There are still a few misconceptions to the approach. Web designers see it as mimicking various layouts. Developers see it as a way of how certain factors like speed, images, semantic, etc. are served. While on the client’s side, a site simply works on their smartphones. The biggest advantage of this method is content parity, which means it’s the same site everywhere.

Web Design Today and Its Future

Web design’s history may be short, but it has gone through plenty of changes and trends. As of 2015, there are over 900 million websites already. Although websites today are still built utilizing code languages from the 90s, the whole process has undergone a lot of development.

Web design is making something visual and bringing it to life in browsers. Plenty of websites today run JavaScript on both the browser and server, with both sides interacting closely. Also, there’s already a thin line between a mobile app and a website.

Competition is stiff for any website, that’s why their main focus to stay relevant revolves around their users. Using traditional web design approaches poses too much risk on any online business. Web design’s future is all about what designers should do instead of what they can do.

Today, it is essential to consider how a website’s design can affect users, and how it can provide them with an excellent user experience. The key here is to create designs that are growth driven to ensure you are attracting your target demographic and building better leads that can result in higher ROI. Trends and changes in web design are constant, so a website is actually never completed. As your users evolve and adapt to it, so should your website.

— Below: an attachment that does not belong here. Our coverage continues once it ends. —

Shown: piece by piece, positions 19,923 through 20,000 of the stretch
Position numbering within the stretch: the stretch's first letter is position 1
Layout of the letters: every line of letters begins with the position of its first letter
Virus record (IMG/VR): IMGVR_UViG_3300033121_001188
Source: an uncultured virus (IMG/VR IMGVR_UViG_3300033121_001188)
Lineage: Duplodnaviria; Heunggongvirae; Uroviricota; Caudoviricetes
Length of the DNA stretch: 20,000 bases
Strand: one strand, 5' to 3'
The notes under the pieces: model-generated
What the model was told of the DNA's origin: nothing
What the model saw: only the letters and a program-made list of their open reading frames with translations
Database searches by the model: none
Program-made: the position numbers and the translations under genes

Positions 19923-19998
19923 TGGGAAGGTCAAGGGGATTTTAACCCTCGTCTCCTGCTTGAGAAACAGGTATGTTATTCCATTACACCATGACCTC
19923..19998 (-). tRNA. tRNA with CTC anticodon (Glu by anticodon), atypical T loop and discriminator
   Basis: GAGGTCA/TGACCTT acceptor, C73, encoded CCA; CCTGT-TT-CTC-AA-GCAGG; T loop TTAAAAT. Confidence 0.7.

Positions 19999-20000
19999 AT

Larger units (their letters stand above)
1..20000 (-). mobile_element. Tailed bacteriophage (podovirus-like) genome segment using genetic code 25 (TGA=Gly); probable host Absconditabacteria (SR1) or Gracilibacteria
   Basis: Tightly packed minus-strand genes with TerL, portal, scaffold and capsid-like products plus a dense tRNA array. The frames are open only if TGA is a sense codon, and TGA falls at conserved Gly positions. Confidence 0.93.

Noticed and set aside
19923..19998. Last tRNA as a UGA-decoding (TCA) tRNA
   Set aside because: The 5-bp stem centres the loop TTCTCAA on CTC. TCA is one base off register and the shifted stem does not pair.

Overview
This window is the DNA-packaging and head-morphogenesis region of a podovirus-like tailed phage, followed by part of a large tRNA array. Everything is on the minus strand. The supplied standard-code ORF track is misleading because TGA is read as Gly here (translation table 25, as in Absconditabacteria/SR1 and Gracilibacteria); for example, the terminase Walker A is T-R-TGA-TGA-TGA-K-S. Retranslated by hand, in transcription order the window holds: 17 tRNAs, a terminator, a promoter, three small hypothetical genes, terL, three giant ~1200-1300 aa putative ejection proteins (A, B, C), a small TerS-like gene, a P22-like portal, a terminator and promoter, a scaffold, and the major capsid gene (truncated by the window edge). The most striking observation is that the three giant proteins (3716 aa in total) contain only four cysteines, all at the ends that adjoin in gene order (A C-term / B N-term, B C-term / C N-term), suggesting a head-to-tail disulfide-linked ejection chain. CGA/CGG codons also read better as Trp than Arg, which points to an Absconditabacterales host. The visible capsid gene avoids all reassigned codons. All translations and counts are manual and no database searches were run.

Aileen Cuaresma

Aileen Cuaresma

Aileen is a Technical and Creative writer with an extensive knowledge of WordPress and Shopify. She works with companies on building their brand and optimizing their website. She also runs a local travel agency with her family. On her free time, she loves reading books, exploring the unknown, playing with her two adorable dogs, and listening to K-pop.

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2 Comments

  1. Randy Brown

    Excellent article. I find computer history fascinating. Tim Berners-Lee invented the web, but not the Internet. The Internet itself (which is different from the web) was developed in the 1960s (first as ARPANET) by the military to connect military (and later university) computers together. I personally appreciate the work Tim Berners-Lee did. Our world would be a lot different without the web.

    Reply
    • Aileen Cuaresma

      Thank you Randy. The evolution of web design, and the web in general is really fascinating. Who would’ve thought that it will be where it is today?

      Reply